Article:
Germany doesn’t need a Ministry for the Internet

The fact that Germany is on the verge of Industry 4.0 is now commonplace knowledge, which a serious economic policy paper cannot ignore – regardless of whatever stripe. After the epoch-making inventions of the steam engine, electricity and the computer the fourth industrial revolution is materialising: digitisation. Nevertheless, the political structures have not kept pace with this rapid development.

In the recent German coalition negotiations, the digital agenda was being negotiated for the first time in a separate sub-group, although this, as noted elsewhere, does not match the level of the challenge. Institutional anchoring in the next federal government will be essential for the design of the digital revolution, however. The solution for this is, according to many political observers on hand: a Federal Ministry for the Internet.

Surely: the idea has a certain charm. A minister, at least two secretaries of state and a number of officials. And so one could face the digital transformation- at least at first glance. This perspective ignores, however, that digitisation is a cross-cutting issue. The facets range from digital education via administrative modernization – so-called E-Government – through to the expansion of digital infrastructure. To unite this range in a ministry would be difficult to say the least, not to mention the problems that would arise in the setting of priorities. The digital agenda should therefore be integrated into the activities of each department.

Nonetheless, the issue of digitisation must also be visible in the next German Federal Government, which is not necessarily given by integrating it into the various ministries. A middle ground between the two poles of a Federal Ministry for the Internet and interagency co-ordination is offered by the creation of a Chief Digital Officer (CDO) with cabinet rank. Many companies and now also public bodies, such as the City Administration of New York, have a Chief Digital Officer. Not surprisingly, the Chief Digital Officer is in charge of the design and implementation of the organisation’s digital strategy.

Within the German Federal Government, a Chief Digital Officer would coordinate the digital agenda between departments, promote the digitisation of public services and, not least, represent the issue to the public. It may be objected that such a position would fall between two stools. Therefore, the CDO will need political clout so that he or she does not fall prey to the powerful ministerial bureaucracy. The cabinet rank, i.e. the right to vote at meetings of the federal cabinet is a necessary but not a sufficient condition.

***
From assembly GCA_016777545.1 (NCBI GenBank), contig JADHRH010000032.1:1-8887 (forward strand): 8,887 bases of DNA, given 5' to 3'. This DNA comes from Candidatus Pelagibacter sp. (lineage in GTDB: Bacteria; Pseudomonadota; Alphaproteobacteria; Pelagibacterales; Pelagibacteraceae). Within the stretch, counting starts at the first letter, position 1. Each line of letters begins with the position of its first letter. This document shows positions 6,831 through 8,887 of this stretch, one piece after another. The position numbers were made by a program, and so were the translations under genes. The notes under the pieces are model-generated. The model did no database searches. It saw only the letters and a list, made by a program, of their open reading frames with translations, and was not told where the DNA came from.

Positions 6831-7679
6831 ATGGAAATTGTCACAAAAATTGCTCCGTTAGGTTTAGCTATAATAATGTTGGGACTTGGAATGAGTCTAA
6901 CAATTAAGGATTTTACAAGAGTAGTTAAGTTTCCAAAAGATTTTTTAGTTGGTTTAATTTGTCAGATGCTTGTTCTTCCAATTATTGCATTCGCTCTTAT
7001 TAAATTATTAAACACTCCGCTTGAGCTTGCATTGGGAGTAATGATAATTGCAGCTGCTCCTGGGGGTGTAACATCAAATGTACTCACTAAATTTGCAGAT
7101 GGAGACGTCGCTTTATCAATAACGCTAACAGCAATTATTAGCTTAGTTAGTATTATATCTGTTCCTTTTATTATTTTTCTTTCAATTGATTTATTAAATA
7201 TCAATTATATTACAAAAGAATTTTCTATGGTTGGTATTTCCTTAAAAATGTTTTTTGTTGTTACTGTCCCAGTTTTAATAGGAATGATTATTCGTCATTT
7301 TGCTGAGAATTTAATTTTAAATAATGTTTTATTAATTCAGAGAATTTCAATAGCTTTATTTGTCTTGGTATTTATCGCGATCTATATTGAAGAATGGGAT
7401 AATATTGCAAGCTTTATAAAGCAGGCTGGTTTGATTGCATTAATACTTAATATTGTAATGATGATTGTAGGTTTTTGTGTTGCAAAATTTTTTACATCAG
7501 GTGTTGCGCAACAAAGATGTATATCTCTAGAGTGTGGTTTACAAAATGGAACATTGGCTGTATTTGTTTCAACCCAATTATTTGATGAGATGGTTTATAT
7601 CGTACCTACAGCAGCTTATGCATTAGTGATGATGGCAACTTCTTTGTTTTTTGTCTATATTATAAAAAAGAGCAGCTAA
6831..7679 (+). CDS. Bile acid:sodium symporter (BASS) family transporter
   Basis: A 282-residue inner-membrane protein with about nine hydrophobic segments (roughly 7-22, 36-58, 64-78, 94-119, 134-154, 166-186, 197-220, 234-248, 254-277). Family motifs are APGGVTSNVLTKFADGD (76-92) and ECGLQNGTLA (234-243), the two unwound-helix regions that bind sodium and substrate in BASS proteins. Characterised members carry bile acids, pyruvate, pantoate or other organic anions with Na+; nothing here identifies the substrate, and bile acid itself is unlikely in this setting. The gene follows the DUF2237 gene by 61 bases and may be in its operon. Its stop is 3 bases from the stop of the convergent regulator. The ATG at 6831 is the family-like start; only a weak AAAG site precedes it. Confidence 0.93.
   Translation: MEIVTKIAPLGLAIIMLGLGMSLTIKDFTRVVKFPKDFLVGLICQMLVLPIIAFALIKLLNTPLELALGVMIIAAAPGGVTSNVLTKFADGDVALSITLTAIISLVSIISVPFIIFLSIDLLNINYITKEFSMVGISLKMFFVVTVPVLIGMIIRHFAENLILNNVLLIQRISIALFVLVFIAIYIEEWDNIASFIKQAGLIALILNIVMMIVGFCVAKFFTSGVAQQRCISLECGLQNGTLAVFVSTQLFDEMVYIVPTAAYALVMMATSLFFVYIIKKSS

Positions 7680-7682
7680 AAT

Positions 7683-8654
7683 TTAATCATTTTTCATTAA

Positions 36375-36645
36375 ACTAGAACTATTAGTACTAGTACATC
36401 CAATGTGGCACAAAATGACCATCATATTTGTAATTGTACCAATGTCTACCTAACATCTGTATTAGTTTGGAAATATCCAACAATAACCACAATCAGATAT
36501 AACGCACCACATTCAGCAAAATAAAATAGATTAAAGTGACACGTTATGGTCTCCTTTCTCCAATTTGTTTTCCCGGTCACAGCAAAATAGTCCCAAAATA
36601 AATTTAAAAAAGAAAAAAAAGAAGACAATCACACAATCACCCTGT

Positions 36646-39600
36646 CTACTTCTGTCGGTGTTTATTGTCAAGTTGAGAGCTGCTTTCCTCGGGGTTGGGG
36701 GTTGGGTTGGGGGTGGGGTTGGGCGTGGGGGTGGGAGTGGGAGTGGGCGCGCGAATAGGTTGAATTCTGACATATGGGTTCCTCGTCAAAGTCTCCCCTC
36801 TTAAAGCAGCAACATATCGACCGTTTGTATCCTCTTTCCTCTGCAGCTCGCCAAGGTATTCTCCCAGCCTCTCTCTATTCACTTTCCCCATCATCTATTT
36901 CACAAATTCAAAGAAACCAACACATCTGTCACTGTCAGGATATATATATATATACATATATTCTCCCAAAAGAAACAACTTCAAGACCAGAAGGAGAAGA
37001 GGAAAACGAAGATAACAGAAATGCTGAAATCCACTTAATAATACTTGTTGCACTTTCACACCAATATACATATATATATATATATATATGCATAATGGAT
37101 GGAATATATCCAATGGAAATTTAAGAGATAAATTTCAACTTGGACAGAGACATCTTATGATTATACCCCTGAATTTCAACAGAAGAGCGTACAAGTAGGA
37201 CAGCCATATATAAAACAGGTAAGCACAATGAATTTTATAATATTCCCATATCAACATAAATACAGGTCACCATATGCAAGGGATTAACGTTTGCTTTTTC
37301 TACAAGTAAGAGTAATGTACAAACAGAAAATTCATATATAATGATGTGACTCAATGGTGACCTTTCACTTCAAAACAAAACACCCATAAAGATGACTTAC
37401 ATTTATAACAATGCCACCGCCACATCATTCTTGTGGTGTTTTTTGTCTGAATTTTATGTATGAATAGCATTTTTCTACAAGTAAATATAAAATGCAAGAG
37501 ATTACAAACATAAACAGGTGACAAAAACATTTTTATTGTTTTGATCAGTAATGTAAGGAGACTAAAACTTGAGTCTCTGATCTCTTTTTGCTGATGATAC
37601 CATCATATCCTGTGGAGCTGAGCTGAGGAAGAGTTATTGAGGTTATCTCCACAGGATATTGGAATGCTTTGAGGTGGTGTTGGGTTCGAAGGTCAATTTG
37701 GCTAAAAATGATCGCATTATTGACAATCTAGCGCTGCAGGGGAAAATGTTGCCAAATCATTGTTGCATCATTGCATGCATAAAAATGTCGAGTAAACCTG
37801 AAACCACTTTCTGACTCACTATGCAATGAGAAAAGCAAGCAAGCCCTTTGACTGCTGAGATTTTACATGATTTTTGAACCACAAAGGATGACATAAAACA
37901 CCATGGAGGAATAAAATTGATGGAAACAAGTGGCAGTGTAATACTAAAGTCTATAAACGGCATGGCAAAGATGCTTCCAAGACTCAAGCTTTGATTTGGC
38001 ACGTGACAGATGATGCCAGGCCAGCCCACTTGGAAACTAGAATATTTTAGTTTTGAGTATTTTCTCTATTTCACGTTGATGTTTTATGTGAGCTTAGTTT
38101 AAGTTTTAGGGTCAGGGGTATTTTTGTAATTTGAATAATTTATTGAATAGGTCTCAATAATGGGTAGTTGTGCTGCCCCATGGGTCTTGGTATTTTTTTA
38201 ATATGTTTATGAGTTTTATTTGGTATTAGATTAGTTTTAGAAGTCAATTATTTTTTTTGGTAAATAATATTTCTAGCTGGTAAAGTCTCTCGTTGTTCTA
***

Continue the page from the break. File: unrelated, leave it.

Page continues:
The Chief Digital Officer could win actual influence only through visible projects. At best, these correspond to its cross-departmental role – two suggestions: an open data strategy and a technology cluster competition.

The recent efforts by the German Federal Government to create an open data platform are insufficient. In international comparison, Germany is lagging far behind, the Federal Republic is only in the lower half of the 70-country Open Data Index. At this year’s G8 Summit, the federal government committed itself to ensure that by default all public data is open and easily accessible. This will be further clarified in a national open data action plan. A Chief Digital Officer could develop and execute an action plan jointly with the ministries.

Secondly, digitisation offers huge opportunities for education and research. At the same time, the medium-term shows a lack of well-trained professionals in the STEM subjects. In 2010, the City of New York launched the so called Applied Sciences NYC competition. Universities and research institutions from around the world were invited to submit concepts for an applied sciences campus in NYC. The successful applications won city-owned land, a seed investment and administrative support. The incoming German Federal Government could initiate a similar competition under the leadership of the Chief Digital Officer. For instance, the CDO could award funding to technology clusters that deal with digitisation and another crucial issues, such as resource efficiency or ageing societies. An international competition modelled after New York City is conceivable but also a national initiative, in which the German Länder compete for funding.

Of course, the digital agenda comprises more than these two projects. However, they might help as flagship projects for a Chief Digital Officer so that the digital transformation finally arrives at the centre of federal policy.

This article originally appeared in the German Huffington post.

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